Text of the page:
The Seminoles’ victory would not only bring sports betting to one of the largest remaining offline markets, it would also establish precedent for the “hub-and-spoke” model that could potentially alter the way IGRA is interpreted for mobile sports betting and iGaming down the line in other states—hub-and-spoke refers to the idea that bets can be placed anywhere in a state so long as they are processed via servers located within tribal lands.

Early December will also prove vital to the north in New York, as the Seneca Nation of Indians’ existing compact is set to expire after months of failed dealmaking with state lawmakers.

That case, which has featured the recusal and then non-recusal of Governor Kathy Hochul over affiliations with Delaware North, the strange addition and even stranger subtraction of a Seneca casino in Rochester and everything in between, has caught the attention of tribal experts across the U.S. because of its central theme of deep distrust between tribes and state officials. Of course, the concurrent sprint for downstate commercial casino licenses in the state has only complicated matters even further.

Even states that have had great tribal success in the past, such as Oklahoma, are not free from this strife. A pair of 2020 compacts negotiated by Governor Kevin Stitt were invalided by the state Supreme Court the next year, a ruling that was recently upheld unanimously by the state legislature’s 10-member Joint Committee on State- Tribal Relations. Even though this development won’t exactly shatter the longstanding tribal market in the state, it further highlights the difficulty of getting tribal governments and state governments on the same page.

From a technical perspective, one shift that may arise from these diplomatic snafus is a Class II resurgence. Once thought to be inferior to the technology and modernity of Class III, manufacturers such as Aristocrat and Incredible Technologies are leading the Class II charge, bringing NFL-branded slots and electronic table games to new markets across the U.S.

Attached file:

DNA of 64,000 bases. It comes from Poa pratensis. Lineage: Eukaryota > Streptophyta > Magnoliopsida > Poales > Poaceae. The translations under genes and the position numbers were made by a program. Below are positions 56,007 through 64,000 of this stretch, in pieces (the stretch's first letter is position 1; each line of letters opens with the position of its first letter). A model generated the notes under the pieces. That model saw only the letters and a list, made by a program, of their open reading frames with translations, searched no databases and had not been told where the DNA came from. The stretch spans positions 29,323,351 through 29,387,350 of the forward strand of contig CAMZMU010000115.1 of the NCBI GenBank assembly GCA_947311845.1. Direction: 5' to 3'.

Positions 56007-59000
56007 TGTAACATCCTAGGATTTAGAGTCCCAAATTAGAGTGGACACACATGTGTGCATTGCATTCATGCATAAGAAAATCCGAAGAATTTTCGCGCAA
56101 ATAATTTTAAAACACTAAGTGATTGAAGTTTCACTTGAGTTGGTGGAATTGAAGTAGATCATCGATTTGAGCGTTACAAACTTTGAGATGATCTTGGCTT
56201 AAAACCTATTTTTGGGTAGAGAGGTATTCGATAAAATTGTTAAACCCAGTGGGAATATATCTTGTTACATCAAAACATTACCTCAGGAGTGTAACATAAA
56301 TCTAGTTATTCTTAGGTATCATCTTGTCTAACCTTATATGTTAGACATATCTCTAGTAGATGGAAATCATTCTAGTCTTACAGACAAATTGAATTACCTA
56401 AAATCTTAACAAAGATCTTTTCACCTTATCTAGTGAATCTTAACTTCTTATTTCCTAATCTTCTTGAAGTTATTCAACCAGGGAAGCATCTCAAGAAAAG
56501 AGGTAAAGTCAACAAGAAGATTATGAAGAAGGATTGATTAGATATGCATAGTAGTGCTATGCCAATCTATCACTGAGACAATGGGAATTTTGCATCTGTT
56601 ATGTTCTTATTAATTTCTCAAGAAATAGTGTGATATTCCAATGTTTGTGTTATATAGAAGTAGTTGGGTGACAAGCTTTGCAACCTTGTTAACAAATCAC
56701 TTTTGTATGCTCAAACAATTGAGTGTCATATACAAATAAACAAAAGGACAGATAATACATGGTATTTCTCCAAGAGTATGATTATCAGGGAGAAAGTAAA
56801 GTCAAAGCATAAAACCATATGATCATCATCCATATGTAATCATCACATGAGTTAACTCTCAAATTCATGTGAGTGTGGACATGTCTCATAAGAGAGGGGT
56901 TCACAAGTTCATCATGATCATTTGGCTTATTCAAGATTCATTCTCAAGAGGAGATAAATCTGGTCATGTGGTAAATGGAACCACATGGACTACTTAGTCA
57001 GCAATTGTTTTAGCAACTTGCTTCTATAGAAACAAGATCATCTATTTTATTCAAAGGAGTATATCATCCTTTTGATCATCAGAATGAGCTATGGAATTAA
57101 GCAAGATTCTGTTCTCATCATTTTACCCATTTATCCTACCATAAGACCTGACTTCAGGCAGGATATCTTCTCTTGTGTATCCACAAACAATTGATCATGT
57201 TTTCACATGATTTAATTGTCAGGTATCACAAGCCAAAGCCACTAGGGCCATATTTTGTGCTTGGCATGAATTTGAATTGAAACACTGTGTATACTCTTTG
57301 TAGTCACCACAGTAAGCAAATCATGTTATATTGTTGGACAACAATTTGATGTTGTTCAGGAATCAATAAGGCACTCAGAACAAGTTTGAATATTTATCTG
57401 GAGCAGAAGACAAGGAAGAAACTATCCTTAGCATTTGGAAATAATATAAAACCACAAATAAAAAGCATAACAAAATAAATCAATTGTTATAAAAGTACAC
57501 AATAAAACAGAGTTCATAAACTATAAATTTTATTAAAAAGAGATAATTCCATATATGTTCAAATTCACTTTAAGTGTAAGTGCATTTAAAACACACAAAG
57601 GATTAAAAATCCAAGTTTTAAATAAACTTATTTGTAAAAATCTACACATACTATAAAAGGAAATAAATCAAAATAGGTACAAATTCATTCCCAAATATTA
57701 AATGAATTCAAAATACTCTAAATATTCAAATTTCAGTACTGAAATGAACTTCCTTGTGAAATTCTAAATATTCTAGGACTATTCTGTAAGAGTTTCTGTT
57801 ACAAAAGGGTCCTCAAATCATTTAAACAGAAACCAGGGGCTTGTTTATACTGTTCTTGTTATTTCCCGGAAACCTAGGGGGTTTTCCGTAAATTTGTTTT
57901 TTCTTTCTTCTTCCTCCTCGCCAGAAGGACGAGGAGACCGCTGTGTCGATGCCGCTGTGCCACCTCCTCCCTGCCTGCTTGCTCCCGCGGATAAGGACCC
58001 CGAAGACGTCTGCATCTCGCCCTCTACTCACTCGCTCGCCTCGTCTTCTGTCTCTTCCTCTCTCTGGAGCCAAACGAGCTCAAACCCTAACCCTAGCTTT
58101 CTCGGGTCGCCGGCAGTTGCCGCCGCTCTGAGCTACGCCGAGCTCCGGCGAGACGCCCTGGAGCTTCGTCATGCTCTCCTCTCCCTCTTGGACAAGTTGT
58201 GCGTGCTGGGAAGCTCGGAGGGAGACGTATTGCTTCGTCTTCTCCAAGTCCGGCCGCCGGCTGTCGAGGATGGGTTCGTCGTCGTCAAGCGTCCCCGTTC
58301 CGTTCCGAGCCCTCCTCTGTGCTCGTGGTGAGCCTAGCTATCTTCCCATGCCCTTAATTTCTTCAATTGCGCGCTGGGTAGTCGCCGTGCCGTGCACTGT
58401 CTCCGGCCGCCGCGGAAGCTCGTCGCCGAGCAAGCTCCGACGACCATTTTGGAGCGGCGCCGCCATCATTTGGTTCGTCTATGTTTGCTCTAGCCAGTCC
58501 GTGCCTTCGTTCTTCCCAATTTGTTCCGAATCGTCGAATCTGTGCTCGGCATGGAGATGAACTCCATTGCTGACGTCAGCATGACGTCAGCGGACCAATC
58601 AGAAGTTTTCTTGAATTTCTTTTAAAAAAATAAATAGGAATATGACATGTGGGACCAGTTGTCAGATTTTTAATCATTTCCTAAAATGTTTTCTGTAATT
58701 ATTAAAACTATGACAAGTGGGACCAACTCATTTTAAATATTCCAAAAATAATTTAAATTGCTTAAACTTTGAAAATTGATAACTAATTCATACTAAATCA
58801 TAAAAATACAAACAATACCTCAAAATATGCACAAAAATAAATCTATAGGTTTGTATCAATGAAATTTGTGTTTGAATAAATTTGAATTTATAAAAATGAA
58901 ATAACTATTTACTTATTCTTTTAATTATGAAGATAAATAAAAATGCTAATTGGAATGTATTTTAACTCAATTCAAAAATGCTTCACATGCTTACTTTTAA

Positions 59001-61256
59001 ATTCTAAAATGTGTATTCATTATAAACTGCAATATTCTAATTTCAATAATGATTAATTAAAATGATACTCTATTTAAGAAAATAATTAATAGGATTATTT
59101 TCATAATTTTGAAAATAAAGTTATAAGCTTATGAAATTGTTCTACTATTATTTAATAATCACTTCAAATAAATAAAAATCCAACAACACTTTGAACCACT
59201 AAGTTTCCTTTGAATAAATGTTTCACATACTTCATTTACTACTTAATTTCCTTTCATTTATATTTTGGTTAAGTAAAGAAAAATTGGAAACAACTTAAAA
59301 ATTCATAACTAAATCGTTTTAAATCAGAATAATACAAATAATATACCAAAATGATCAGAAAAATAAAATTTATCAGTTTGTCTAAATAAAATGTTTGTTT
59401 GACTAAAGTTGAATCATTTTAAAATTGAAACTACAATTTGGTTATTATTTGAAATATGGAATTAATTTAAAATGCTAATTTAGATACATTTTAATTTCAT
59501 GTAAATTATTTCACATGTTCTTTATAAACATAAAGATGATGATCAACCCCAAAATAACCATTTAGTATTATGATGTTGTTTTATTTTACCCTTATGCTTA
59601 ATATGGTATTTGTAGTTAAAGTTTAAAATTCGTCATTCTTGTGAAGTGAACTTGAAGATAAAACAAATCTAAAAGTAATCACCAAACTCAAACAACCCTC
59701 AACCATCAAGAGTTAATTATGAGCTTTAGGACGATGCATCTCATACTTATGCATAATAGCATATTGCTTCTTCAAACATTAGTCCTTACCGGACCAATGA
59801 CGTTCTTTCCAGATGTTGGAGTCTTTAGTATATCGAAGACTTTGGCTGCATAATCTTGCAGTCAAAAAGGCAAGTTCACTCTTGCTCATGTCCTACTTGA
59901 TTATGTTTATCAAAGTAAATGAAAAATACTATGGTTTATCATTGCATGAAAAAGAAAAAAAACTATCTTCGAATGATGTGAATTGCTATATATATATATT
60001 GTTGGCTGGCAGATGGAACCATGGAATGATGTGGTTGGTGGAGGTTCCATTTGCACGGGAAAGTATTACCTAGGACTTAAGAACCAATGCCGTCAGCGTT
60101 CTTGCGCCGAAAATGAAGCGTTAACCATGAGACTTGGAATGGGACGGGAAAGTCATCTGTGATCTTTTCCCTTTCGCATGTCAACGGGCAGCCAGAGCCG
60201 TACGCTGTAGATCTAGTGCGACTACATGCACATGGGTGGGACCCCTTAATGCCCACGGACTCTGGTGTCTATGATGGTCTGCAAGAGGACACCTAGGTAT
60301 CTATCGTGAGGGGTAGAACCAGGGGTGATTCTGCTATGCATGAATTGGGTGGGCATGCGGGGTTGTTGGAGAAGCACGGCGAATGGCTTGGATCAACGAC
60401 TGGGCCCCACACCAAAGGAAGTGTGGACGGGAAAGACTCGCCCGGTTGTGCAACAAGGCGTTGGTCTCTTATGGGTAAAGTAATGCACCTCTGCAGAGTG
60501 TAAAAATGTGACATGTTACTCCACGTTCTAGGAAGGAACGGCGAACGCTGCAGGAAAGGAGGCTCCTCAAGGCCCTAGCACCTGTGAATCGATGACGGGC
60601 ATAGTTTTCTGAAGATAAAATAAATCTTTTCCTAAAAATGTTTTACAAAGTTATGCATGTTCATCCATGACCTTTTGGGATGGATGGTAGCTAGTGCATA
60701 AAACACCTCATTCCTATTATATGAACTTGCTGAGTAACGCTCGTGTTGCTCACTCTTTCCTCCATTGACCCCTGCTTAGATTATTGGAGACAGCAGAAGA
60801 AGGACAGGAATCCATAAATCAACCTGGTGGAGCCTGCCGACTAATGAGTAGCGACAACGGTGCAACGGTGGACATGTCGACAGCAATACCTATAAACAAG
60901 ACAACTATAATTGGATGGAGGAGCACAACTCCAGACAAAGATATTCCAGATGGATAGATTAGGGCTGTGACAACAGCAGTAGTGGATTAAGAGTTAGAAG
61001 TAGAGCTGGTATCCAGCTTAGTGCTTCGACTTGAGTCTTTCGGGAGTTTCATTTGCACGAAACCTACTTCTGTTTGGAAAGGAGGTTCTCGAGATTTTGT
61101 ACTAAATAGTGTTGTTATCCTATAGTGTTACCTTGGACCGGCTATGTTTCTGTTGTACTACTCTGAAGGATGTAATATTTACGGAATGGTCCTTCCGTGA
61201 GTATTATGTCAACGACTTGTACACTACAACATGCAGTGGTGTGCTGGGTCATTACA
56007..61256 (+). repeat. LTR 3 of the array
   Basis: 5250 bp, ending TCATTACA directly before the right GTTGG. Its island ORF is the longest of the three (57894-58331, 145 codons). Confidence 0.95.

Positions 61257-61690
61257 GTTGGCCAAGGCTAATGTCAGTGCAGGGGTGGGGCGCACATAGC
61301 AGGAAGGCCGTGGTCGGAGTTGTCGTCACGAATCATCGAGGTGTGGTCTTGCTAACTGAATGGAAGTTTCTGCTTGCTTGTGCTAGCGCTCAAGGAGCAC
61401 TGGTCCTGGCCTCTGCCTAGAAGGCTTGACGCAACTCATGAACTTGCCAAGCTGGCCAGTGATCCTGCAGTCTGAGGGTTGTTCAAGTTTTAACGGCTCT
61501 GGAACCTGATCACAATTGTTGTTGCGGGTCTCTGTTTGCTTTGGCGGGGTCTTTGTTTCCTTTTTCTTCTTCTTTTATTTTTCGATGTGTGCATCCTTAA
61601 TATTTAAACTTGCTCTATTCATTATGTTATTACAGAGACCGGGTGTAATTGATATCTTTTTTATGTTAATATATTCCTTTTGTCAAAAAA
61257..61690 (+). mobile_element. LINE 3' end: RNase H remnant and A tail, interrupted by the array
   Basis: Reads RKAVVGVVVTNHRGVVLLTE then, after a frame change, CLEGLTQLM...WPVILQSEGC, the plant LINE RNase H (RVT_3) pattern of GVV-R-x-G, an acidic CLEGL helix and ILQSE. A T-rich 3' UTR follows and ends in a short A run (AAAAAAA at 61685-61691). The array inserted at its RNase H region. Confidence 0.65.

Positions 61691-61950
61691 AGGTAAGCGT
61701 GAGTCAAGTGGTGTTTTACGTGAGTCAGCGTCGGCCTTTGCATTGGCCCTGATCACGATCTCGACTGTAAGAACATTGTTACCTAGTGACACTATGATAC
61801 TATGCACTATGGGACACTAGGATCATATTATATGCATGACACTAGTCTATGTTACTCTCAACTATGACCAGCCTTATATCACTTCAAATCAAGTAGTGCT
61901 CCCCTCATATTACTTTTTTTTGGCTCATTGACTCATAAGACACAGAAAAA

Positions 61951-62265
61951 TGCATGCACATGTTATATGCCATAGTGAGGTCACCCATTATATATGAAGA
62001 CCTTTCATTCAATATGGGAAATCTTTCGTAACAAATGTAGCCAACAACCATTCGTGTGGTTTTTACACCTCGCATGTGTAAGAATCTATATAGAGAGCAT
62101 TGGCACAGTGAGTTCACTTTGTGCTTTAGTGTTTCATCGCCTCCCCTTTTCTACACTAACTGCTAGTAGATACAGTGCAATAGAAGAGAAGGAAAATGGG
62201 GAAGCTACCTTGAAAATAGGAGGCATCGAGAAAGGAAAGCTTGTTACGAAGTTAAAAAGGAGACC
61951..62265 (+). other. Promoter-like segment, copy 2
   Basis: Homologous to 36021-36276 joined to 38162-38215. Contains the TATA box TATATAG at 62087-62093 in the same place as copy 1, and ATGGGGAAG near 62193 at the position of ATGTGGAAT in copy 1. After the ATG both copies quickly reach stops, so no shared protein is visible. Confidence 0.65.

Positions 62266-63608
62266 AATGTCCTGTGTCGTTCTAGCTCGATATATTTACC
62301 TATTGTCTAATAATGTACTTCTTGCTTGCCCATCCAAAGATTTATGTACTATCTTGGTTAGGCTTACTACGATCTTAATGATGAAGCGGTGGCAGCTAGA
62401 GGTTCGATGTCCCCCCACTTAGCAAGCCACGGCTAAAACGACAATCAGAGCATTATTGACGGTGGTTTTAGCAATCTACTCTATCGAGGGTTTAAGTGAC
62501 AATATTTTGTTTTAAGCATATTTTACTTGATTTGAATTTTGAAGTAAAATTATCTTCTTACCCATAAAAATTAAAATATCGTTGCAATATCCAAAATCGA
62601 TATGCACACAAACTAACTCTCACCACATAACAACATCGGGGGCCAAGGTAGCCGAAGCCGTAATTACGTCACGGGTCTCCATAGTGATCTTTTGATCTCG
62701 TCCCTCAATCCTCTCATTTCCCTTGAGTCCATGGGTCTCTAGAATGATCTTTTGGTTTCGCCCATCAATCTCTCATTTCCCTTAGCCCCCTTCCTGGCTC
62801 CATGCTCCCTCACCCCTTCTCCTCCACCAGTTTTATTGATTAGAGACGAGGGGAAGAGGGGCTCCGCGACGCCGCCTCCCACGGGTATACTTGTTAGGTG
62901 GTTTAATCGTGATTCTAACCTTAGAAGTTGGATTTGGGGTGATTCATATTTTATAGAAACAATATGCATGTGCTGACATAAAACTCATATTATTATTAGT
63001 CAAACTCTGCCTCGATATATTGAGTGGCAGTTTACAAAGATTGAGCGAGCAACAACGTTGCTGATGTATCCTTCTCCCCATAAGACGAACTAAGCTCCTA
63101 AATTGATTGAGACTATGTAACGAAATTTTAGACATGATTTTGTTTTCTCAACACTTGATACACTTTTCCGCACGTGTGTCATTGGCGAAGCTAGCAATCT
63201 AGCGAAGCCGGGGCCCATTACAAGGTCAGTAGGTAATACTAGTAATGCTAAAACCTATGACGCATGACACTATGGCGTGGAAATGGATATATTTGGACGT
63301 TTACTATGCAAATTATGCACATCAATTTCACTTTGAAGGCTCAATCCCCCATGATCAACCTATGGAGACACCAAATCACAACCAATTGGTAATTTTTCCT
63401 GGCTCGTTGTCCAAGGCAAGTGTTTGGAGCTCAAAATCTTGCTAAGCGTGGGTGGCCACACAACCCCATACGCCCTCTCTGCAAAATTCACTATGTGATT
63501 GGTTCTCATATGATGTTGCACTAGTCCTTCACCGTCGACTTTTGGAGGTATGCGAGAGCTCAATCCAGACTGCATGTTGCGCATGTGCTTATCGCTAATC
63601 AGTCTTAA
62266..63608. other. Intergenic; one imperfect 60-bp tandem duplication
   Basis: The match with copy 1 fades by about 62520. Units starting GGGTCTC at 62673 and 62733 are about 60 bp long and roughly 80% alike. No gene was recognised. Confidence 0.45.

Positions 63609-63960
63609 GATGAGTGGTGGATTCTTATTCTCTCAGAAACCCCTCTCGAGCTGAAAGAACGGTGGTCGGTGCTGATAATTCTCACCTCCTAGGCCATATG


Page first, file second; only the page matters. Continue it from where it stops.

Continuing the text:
“In some parts of the country, (Class II) is definitely becoming more and more popular for a variety of reasons,” says E. Sequoyah Simermeyer, chairman of the National Indian Gaming Commission. “From a regulator’s perspective, I think the most important thing for us to be mindful of is making sure that our regulations about the operation of Class II are modern. They’re flexible, they’re responsive, and so there’s always an opportunity to look at what we can update either through guidance or through other efforts to make sure that those regulations are responsive and don’t stand in the way of any sort of innovation that tribes in the industry want to have.”

—Jess Marquez

 

‘Skill’ Games and the Illegal Market Illegal slot games are costing the industry and the states revenue

When people refer to “skill game” slot machines as being illegal, that’s true except for the obvious skill games in casinos—video poker, video blackjack and some other pseudo table games.

But the skill function in those games can be elusive because you often can’t tell whether you win because of your actual smarts at making decisions on those games or the random number generator just happened to land on a favorable outcome. Nonetheless, these games provide consumer protection in that they are regulated and controlled, as well as providing revenue to the state in the form of gaming taxes, sometimes as much as 70 percent of the win.

But the “skill games” that you find in gas stations, bars, restaurants and convenience stores in the U.S. require no such skill and provide no such protection or revenues. True, they often require a second action like a “nudge” on one of the reels that results in a winning combination, but that’s only a false hope, like the “near miss” features that are usually outlawed today in legal gaming jurisdictions.

The fact that you can find thousands of these games in all sorts of establishments is testament to the lack of understanding of basic economics by the people who should understand that: regulators and politicians.